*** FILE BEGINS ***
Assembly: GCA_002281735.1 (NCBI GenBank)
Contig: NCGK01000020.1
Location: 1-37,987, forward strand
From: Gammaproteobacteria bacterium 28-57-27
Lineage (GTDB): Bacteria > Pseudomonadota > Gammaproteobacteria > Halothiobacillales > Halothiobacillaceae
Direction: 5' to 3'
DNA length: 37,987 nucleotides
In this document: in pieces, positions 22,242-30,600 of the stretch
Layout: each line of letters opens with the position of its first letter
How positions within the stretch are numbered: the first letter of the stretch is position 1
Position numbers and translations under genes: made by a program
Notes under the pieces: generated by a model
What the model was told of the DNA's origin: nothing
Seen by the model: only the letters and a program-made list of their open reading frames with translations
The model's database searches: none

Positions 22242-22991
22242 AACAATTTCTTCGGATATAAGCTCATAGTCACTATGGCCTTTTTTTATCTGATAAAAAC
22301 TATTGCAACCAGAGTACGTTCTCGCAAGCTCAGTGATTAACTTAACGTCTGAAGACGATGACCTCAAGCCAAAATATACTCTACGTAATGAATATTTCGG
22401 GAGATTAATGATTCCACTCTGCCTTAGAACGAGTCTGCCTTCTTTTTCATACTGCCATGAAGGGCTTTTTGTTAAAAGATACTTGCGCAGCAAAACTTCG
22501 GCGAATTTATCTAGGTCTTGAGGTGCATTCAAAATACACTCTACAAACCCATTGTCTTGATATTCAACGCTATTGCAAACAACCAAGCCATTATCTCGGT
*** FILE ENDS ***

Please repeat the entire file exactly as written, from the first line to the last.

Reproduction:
Assembly: GCA_002281735.1 (NCBI GenBank)
Contig: NCGK01000020.1
Location: 1-37,987, forward strand
From: Gammaproteobacteria bacterium 28-57-27
Lineage (GTDB): Bacteria > Pseudomonadota > Gammaproteobacteria > Halothiobacillales > Halothiobacillaceae
Direction: 5' to 3'
DNA length: 37,987 nucleotides
In this document: in pieces, positions 22,242-30,600 of the stretch
Layout: each line of letters opens with the position of its first letter
How positions within the stretch are numbered: the first letter of the stretch is position 1
Position numbers and translations under genes: made by a program
Notes under the pieces: generated by a model
What the model was told of the DNA's origin: nothing
Seen by the model: only the letters and a program-made list of their open reading frames with translations
The model's database searches: none

Positions 22242-22991
22242 AACAATTTCTTCGGATATAAGCTCATAGTCACTATGGCCTTTTTTTATCTGATAAAAAC
22301 TATTGCAACCAGAGTACGTTCTCGCAAGCTCAGTGATTAACTTAACGTCTGAAGACGATGACCTCAAGCCAAAATATACTCTACGTAATGAATATTTCGG
22401 GAGATTAATGATTCCACTCTGCCTTAGAACGAGTCTGCCTTCTTTTTCATACTGCCATGAAGGGCTTTTTGTTAAAAGATACTTGCGCAGCAAAACTTCG
22501 GCGAATTTATCTAGGTCTTGAGGTGCATTCAAAATACACTCTACAAACCCATTGTCTTGATATTCAACGCTATTGCAAACAACCAAGCCATTATCTCGGT